Saturday we got to watch Baker Mayfield (ugh) and the Oklahoma Sooners beat up on a Gary Patterson/Kenny Trill TCU team that looked like it hadn’t seen a football since last December when they got spanked by Georgia in the Liberty Bowl. While many sports fans might have a different conclusion from today’s game, this is mine: we didn’t need it.
That’s right, we absolutely, 100% did not need the 2017 AT&T Dr. Pepper Conoco Phillips 66 Saltine Big 12 Championship Game Sponsored by Home Depot. The Big 12 recently reminds me of that kid who joins the football team because all his friends are playing football and he doesn’t know what to do after school. Little Jimmy Big 12 doesn’t know what a touchdown is; hell, he doesn’t even know how to hold the football, but he’ll be darned if he doesn’t hang out with his buddies.
The Big 12 Tim Hortons Championship Game brought to you by Zales used to be a necessity, because until 2011, there were 12 teams in the Big 12 (imagine that). There were not enough games in the regular season for each team to play the other 11 members, and thus the conference was divided into two divisions, North and South. Oklahoma and Oklahoma State were grouped with the former Southwestern Conference members to create the south, and the remaining 6 teams from the Big 8 created the Big 12 North. The winner of the North division would play the winner of the South division, and thus crown the Big 12 Champion.
But after the great Longhorn Network diaspora of 2011 which saw Colorado and Nebraska leave, followed shortly after by the departure of Texas A&M and Missouri, the Big 12 no longer had (say it with me) 12 teams. They were able to replace A&M and Mizzou with TCU and West Virginia in 2012, but that still left the conference 2 teams short. With only 10 teams, the divisions were abolished, and thus a conference champion could be crowned without playing a game–they all played each other, and unless there was a tie, a winner would be obvious.
Enter the College Football Playoff. In 2014 the NCAA joined the rest of the world in thinking that the BCS was weird and arbitrary, and moved to a 4 team playoff, as I’m sure you all know. The specifics of how you get in are a little fuzzy, but basically just “be good at football” and you might get in. Until last year. In 2016 the CFP committee picked an Ohio State team over a Penn State team that won the B10 Championship Game. This upset many CFB fans, and looked awful for the committee, as Ohio State got blanked 31-0 in the Semifinal Game.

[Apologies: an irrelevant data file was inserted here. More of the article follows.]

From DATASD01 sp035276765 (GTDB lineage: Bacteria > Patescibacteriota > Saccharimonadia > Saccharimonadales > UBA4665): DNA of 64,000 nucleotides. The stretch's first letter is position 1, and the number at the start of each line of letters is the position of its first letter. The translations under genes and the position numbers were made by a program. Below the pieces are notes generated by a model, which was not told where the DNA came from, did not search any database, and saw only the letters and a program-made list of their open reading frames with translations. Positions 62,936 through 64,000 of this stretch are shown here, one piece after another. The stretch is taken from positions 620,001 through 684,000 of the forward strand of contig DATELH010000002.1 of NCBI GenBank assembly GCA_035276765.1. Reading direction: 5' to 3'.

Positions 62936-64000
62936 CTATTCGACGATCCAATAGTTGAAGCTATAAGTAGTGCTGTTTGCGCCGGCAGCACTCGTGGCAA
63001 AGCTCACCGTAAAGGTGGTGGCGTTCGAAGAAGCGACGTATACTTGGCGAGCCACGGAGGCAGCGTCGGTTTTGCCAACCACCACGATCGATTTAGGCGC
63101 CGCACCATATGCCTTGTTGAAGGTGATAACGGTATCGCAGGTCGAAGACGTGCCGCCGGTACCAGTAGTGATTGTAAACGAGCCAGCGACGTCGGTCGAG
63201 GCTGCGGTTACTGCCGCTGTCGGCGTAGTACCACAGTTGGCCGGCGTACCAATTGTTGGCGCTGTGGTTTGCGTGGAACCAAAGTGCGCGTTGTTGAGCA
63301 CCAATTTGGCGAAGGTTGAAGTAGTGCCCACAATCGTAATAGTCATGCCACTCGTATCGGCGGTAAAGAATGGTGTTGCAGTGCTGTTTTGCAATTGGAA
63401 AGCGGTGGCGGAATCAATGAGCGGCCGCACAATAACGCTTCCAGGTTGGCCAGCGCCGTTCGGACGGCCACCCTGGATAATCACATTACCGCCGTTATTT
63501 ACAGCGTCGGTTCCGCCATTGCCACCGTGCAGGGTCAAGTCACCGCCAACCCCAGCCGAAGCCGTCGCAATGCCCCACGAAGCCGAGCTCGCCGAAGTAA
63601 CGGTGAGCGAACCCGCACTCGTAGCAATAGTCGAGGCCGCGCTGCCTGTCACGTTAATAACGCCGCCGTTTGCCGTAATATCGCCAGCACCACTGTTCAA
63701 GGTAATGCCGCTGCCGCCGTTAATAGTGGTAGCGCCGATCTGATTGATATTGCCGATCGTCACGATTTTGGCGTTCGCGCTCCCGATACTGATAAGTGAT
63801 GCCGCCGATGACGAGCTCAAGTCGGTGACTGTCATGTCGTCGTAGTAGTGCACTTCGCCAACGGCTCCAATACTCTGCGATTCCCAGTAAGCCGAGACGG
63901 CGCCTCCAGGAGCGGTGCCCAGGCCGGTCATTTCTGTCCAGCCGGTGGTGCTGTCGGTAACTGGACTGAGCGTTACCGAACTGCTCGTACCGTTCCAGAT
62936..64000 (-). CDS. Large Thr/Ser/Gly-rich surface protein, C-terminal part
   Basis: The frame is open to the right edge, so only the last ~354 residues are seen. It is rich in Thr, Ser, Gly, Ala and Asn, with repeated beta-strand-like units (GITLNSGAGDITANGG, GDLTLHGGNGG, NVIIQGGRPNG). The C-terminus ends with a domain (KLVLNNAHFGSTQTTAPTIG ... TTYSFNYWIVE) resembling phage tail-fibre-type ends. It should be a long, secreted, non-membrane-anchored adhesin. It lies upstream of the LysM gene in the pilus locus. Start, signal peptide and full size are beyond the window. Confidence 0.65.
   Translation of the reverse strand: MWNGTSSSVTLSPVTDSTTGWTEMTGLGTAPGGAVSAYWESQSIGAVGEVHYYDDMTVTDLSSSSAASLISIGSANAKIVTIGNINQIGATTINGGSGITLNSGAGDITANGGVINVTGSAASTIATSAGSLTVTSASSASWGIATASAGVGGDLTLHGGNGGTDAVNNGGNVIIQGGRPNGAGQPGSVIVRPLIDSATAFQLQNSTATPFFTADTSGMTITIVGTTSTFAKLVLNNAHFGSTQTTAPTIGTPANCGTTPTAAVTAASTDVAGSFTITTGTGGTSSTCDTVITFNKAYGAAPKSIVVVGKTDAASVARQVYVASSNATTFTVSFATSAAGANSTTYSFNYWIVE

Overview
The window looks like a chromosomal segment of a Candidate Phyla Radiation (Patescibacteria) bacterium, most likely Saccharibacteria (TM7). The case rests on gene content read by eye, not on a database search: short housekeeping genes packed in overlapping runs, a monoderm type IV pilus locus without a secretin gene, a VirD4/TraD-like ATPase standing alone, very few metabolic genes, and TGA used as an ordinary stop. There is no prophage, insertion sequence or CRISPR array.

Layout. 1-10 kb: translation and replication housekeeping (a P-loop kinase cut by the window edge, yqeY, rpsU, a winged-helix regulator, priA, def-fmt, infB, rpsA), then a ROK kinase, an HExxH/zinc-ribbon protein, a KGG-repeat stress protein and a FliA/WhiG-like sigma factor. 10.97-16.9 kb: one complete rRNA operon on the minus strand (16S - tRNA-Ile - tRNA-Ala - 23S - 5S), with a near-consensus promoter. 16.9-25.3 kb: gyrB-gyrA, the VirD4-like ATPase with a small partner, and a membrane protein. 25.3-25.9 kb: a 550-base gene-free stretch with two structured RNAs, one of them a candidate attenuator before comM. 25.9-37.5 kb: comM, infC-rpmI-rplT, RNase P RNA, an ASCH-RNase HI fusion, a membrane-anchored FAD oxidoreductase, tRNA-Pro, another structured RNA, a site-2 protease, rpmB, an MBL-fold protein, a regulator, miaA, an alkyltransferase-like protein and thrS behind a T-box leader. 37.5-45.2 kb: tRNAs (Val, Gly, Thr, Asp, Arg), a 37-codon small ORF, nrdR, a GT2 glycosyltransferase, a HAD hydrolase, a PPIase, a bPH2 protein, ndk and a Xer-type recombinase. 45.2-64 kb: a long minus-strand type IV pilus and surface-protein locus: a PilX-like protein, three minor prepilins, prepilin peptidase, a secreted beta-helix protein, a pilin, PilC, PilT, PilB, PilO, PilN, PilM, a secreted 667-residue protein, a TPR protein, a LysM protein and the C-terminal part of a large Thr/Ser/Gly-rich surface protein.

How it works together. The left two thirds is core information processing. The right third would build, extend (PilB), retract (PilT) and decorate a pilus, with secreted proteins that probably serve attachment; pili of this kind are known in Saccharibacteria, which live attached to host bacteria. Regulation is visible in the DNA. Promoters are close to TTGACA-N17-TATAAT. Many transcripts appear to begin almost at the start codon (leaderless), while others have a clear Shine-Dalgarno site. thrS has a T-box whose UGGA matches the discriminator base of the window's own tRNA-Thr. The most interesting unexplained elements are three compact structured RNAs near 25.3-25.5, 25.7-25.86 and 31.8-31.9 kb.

So, the 2017 point of emphasis for choosing the 4 CFP teams became a Conference Championship. Additionally, the 2014 Big 12 Champion was co-won by Baylor and TCU, despite Baylor’s head to head win over the Frogs. These two events combined pushed the Big 12 to vie for a Conference Championship Game. Which brings me back to my point: we didn’t need it.
I’m not saying the Big 12 didn’t need the option to have a Championship Game; of course they did. The 2014 season proves it. But we didn’t need it, this year. Oklahoma (11-1, 8-1) has only one loss, and it was to Iowa State. This would be a problem, except TCU (10-2, 7-2) also lost to Iowa State. The Sooners beat TCU head to head, and thus, finished the season in 1st place. There is no discrepancy here; OU beat TCU nearly 3 weeks ago, yet they were forced to play them again for some arbitrary reason.
Some might say that we needed a Big 12 Championship Game this year in order to firmly establish the résumé of the conference champion. But that is absurd. A win for TCU means that Alabama or Ohio State makes the CFP, not a team from the Big 12. This was a lose-lose situation. Either OU wins, and nothing changes, or OU loses, and no team from the Big 12 makes the playoff.
Oklahoma should’ve been named the Big 12 Champs after last week, and gotten a much-deserved BYE week. We played this game for one reason, and one reason only: Big 12 executives are incompetent, and continue to prove they lack the foresight and ability to logistically make the Big 12 a dominant conference. Maybe it was fun, maybe Sooner fans enjoyed it and TCU fans liked the ability to win a conference championship, but in the end, it was pointless. Your Coca-Cola Belk Wal-Mart Big 12 Championship Game accomplished just as much as its naming rights sponsors did. This was just an exercise in frivolity.